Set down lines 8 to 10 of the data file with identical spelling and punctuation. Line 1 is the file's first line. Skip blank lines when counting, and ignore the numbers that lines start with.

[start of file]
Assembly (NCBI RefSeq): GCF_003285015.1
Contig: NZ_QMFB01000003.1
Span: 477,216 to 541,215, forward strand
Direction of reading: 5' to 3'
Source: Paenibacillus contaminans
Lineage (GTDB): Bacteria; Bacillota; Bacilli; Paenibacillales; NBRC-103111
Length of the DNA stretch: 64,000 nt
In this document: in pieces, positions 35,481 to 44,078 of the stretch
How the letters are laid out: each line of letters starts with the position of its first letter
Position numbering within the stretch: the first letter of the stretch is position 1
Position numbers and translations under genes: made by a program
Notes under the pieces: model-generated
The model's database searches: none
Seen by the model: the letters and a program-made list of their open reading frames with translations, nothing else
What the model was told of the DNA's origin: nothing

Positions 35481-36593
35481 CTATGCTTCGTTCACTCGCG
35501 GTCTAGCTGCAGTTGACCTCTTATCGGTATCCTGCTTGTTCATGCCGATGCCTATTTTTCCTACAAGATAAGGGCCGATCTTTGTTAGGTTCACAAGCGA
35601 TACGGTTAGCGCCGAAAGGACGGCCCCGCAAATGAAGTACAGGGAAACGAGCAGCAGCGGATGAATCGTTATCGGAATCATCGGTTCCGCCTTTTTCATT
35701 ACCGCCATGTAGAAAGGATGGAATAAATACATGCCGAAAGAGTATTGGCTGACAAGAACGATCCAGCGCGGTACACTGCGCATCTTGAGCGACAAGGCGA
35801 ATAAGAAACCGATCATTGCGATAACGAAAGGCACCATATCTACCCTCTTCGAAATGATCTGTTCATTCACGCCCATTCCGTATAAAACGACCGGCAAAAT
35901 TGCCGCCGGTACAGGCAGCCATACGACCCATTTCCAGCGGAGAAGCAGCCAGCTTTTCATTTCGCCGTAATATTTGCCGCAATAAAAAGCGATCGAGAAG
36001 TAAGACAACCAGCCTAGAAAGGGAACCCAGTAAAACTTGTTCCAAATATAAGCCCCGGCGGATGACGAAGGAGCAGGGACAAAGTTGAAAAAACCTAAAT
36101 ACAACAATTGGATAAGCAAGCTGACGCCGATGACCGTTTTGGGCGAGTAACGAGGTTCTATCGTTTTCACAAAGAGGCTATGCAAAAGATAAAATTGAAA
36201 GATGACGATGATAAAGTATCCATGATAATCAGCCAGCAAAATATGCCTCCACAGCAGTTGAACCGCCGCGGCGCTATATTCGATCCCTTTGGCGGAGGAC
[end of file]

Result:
In this document: in pieces, positions 35,481 to 44,078 of the stretch
How the letters are laid out: each line of letters starts with the position of its first letter
Position numbering within the stretch: the first letter of the stretch is position 1